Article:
work of the Commission, and how the UN system, governments, local authorities, NGOs and
international organizations were implementing key components of Agenda 21 and moving toward
sustainable development. UNGASS delegates adopted a "Programme for the Further
Implementation of Agenda 21" and called on the CSD to:
Make concerted efforts to attract greater involvement in its work of ministers and high-level
national policy makers responsible for specific economic and social sectors;
C. Continue to provide a forum for the exchange of national experiences and best practices in the
area of sustainable development;
C. Provide a forum for the exchange of experiences on regional and subregional initiatives and
regional collaboration for sustainable development;
C. Establish closer interaction with international financial, development and trade institutions.
C. Strengthen its interaction with representatives of major groups; and
C. Organize the implementation of its next multi-year programme of work in the most effective
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and productive way.
Delegates also agreed on a new five-year work plan, culminating with the next
comprehensive review of progress achieved in the implementation of Agenda 21 in the year 2002.

11

Chad Carpenter, et. al. "Summary of the Nineteenth United Nations General Assembly Special Session
to Review Implementation of Agenda 21: 23-27 June 1997." Earth Negotiations Bulletin, Vol. 5 No, 88 (30 June
1997):10.
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Has the CSD accomplished its mission?


Unlike many functional commissions of ECOSOC, the CSD was given a very broad
mandate and programme of work. Therefore, there is quite a lot of room for interpretation and
evaluation of what the CSD has accomplished after its first five years. This section examines the
Commission's effectiveness in accomplishing its mission, as set out by the General Assembly in
resolution 47/191: to review progress at the international, regional and national levels in the
implementation of recommendations and commitments contained in the final documents of the
United Nations Conference on Environment and Development (UNCED); to elaborate policy
guidance and options for future activities to follow up UNCED and achieve sustainable
development; and to promote dialogue and build partnerships for sustainable development with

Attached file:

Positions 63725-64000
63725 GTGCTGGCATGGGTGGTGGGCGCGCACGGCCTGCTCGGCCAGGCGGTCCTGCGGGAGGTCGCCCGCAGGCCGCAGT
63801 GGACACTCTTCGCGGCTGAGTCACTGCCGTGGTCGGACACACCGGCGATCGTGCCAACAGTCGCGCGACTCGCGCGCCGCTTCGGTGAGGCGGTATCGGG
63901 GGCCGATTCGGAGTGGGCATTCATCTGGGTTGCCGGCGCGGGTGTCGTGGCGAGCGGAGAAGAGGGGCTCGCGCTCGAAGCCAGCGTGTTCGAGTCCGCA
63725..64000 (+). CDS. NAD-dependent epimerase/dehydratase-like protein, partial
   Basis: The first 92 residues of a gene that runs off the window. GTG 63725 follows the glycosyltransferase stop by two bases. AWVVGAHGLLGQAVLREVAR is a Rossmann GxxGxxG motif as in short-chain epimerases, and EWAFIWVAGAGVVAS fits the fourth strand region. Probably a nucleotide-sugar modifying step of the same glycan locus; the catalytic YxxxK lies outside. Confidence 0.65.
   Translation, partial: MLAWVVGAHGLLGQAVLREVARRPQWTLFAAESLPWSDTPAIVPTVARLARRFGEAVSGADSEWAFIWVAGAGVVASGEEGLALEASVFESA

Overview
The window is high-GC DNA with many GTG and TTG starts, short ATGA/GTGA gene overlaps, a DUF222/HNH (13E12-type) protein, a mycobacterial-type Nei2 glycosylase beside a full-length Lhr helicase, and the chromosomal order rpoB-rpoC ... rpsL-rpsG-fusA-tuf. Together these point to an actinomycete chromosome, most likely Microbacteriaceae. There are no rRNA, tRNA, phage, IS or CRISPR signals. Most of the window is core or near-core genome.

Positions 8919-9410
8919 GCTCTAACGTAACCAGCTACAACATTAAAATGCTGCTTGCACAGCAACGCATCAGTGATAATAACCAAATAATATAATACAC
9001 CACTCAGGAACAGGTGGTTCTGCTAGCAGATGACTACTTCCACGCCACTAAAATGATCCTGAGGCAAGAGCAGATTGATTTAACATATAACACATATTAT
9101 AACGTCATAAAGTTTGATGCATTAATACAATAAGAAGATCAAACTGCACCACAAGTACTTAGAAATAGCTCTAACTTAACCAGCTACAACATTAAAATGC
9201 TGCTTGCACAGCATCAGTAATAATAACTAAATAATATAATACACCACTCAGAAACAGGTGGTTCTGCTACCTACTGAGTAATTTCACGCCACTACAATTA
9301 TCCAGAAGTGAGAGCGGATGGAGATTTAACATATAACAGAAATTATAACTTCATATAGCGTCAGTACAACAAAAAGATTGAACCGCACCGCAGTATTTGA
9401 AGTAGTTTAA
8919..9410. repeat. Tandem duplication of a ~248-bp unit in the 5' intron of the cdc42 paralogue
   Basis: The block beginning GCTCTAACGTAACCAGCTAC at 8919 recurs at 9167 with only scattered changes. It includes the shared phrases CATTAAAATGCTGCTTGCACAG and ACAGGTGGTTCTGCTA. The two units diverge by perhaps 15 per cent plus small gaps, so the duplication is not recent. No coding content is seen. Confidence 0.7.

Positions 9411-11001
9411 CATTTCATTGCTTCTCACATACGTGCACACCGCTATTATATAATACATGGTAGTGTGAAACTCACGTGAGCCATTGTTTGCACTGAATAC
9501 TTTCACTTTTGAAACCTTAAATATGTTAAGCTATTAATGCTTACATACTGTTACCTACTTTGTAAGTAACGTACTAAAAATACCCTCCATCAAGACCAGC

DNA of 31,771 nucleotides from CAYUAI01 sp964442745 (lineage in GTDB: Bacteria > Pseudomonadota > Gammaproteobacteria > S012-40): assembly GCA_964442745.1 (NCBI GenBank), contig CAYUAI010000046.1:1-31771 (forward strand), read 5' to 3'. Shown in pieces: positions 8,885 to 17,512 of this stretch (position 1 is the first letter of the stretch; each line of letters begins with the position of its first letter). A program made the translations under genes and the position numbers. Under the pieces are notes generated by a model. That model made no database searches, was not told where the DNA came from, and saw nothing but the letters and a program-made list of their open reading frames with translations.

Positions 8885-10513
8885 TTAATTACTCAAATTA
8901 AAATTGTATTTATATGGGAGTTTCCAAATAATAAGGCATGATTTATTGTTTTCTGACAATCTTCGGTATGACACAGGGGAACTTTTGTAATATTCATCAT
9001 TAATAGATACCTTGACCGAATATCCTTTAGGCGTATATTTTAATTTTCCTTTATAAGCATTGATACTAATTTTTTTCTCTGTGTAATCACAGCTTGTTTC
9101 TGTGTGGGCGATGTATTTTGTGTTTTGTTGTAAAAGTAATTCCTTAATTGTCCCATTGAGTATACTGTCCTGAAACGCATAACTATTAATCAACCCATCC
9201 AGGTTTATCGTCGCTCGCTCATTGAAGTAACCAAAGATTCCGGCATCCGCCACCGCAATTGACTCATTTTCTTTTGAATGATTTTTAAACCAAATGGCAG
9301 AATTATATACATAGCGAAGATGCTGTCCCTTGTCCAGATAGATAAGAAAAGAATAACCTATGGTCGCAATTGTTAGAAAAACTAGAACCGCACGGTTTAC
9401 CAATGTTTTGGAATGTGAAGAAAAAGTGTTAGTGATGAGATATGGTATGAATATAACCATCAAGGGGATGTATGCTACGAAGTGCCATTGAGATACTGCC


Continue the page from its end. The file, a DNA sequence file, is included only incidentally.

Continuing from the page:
governments, the international community and the major groups identified in Agenda 21.

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Review Progress in the Implementation of Agenda 21: On a purely technical level, the
CSD's first multi-year programme of work reviewed the implementation of each chapter of
Agenda 21, the Forest Principles and, to a lesser extent, the Rio Declaration. Within this context,
the CSD attempted to monitor implementation at the national, regional and international levels.
The CSD chose to monitor progress at the national level through the submission of national
reports. From the beginning, governments had a number of concerns about national reporting.
Many developing country delegations stressed that this information should be voluntary and that
the Secretariat should not set guidelines or a standardized format for the reports. Members of the

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This evaluation of the work of the CSD during its first five years is based on a review of the existing
literature on the Commission as well as a series of interviews with UN, government and non-governmental
representatives who have participated in the work of the Commission since its establishment in 1992. The
majority of the people interviewed asked that their comments be treated as "off the record." As a result, I will not
be citing anyone directly, but I would like to thank the following people for their contributions: Oscar Avalle, GEF
Secretariat, Gunilla Bjorkland, Stockholm Environment Institute, Felix Dodds, UNED-UK, Alison Drayton,
Government of Guyana, Paul Hofseth, Government of Norway, Amb. Bo Kjelln, Government of Sweden, Peter
Padbury (Canada), Andrey Vasilyev, UN Division for Sustainable Development, and Marilyn Yakowitz, OECD.
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Group of 77 did not want anyone to examine the individual reports or make comparisons among
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them. This was largely because developing countries did not want a situation to develop where
development aid to be linked to national reporting. Others, such as Australia and the Nordic
countries believed that the reports should be limited to the topics being discussed during a
particular year and should be as brief and concise as possible.

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While the final resolution adopted by the CSD listed guidelines that the Secretariat should
follow on preparing the information to be included in the analysis of national information, it is left